The Limits of Jacksonian Democracy: The Cherokee Removal
Overview: Andrew Jackson’s election to the presidency in 1828 symbolized the beginning of age of new opportunity for the common man. The first chief executive born in a log cabin, Jackson proved that almost any man could rise to the highest post in America. But opportunity for one group of Americans could damage the welfare of others, such as the Cherokees. This essay traces the course of Cherokee history from the ancient past to the removal of the tribe to Oklahoma. We see how the Cherokees adopted white customs early in the nineteenth century with the encouragement of the federal government, but were then removed from their tribal lands - despite their treaty rights. This event points to a problem in American history: assisting the ambitions of one group of people (in this case white pioneers) may reduce the freedom of another (in this case the Indians).
1. General Scott and the Cherokees: Maj. Gen. Winfield Scott, Cherokees, "every possible kindness," large wood pens, domestic tasks, Georgia militiamen, "the cruelest work I ever knew," Cherokee removal, "Old Hickory."
2. Early History of the Cherokees: Water Beetle, buzzard, Upper World, Cherokee origins, Iroquoian, far-flung contacts, 1540, seven tribal clans, town chief, tribal council, Asga-Ya-Galun-lati, Little People," "Immortals," animate, Joel Chandler Harris, Uncle Remus, ceremonies, Hernando de Soto, Winding Stair Trail, "sedate and thoughtful," James Needham, Gabriel Arthur, Arthur's heart, Indian John, extensive trade, pelts, beeswax, bear oil, contacts with whites, changing Cherokee society, Eleazar Wiggam, James Adair, signs of white influence, log cabins, on war parties, Cherokee women, Cherokee cooking, Sir Alexander Cummings, Attakullakulla, "The Little Carpenter," England's allies, Jefferson and the great Ontassete, Capt. James Grant, Cherokee-English relations, John MacDonald, Anne Shorey, John Ross, Revolutionary War, Carolina cession, Treaty of Holsten (1791), Article 14, "a greater degree of civilization."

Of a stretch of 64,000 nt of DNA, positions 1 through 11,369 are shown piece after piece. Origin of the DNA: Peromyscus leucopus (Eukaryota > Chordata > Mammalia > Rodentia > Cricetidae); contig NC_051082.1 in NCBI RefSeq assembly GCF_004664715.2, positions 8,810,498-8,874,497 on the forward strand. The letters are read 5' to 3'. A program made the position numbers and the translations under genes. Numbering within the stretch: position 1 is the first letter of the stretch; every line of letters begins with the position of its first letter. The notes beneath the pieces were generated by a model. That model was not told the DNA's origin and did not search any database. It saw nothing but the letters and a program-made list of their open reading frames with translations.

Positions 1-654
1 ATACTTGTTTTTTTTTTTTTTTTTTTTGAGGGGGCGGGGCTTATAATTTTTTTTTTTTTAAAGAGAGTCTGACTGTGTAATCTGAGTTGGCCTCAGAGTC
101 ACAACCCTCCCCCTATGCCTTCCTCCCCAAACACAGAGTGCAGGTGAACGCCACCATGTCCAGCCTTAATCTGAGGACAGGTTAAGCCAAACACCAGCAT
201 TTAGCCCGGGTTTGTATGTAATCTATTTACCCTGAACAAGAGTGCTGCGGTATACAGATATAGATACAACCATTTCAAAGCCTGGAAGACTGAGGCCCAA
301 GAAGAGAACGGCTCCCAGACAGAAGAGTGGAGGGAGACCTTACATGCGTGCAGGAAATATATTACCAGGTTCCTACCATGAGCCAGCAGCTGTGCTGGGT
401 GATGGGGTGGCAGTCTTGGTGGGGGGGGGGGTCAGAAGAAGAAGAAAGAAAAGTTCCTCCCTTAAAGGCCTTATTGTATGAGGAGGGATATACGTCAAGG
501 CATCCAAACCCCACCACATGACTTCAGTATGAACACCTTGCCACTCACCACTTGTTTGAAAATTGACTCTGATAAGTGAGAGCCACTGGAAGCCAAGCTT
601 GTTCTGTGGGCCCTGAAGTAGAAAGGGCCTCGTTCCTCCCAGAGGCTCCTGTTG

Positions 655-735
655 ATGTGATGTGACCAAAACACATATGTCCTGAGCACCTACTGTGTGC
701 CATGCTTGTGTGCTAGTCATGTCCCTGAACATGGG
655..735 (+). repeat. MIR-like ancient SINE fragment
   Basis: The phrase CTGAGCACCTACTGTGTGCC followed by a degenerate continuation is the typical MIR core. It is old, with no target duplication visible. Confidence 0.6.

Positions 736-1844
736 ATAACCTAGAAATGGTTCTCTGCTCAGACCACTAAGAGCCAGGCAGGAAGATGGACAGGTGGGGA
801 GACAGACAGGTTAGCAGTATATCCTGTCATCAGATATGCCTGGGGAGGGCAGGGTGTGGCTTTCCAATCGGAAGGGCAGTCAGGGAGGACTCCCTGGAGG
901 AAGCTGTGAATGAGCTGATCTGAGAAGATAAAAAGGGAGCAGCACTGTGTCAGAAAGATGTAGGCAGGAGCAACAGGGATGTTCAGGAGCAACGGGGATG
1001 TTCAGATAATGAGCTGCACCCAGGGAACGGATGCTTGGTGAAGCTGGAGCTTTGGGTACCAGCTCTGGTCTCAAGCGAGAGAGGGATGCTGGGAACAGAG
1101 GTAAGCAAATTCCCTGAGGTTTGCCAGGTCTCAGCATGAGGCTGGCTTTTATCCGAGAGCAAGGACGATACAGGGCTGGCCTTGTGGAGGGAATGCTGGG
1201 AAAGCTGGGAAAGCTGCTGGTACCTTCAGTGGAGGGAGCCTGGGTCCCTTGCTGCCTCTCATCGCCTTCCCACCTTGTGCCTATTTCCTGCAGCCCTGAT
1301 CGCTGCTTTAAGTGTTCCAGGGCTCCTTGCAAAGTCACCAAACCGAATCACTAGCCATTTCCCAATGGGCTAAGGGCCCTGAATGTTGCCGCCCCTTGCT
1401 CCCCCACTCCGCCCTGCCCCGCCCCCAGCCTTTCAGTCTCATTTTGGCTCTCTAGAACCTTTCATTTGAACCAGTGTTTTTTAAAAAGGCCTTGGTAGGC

3. The Cherokee Renaissance: Indian agents, Benjamin Hawkins, Return Jonathan Meigs, Treaty of Holston, plows, hoes, axes, Christian missions, Samuel Austin Worcester, colonization, land cession, Cherokee West, "good hunting at the Arkansas," Creek War (1814), Battle of Horseshoe Bend, slaves, Joseph Vann, assimilation with white culture, Cherokee republic, "preserved many tribal customs," Sequoya, phonetic alphabet, Cherokee syllabary, National Council, New Echota, Cherokee Phoenix.
4. Removal Pressures: Andrew Jackson's understanding of whites desire for land, nationalist, Penobscot, "an interesting commonwealth, destined to perpetuate the race," "Indian nation within a nation," Georgia, voiding Cherokee laws, Indian removal, U.S. House of Representatives, Choctaws, Chickasaws, Creeks, Seminoles, Daniel Webster, Senator Theodore Frelinghuysen, six-hour speech, "Like the horse-leech," "a few eance of duty on tea," Cherokee Legislative Council, Great Spirit, John Ross, Elias Boudinot, Worcester v. Georgia, Samuel Austin Worcester, John Marshall's decision, Harriet Gold, Anti-Indian sentiment, mission school, Major Ridge, John Ridge, removal party, Red Clay, Tennessee, Ross's recalcitrance, Georgia Guard, a prison cell, John Howard Payne, "Home Sweet Home," Treaty of New Echota, "the nightmare was a reality," "Trail of Tears,” four thousand, Tsali, animosity against the pro-removal Indians, ugly ironies, "freedom's hope and her consolation," Jacksonian America, "forever" meaning at most a decade or generation, Indian and white identity, ideal native society, legend of the Lost Cherokees, Christianized Indians.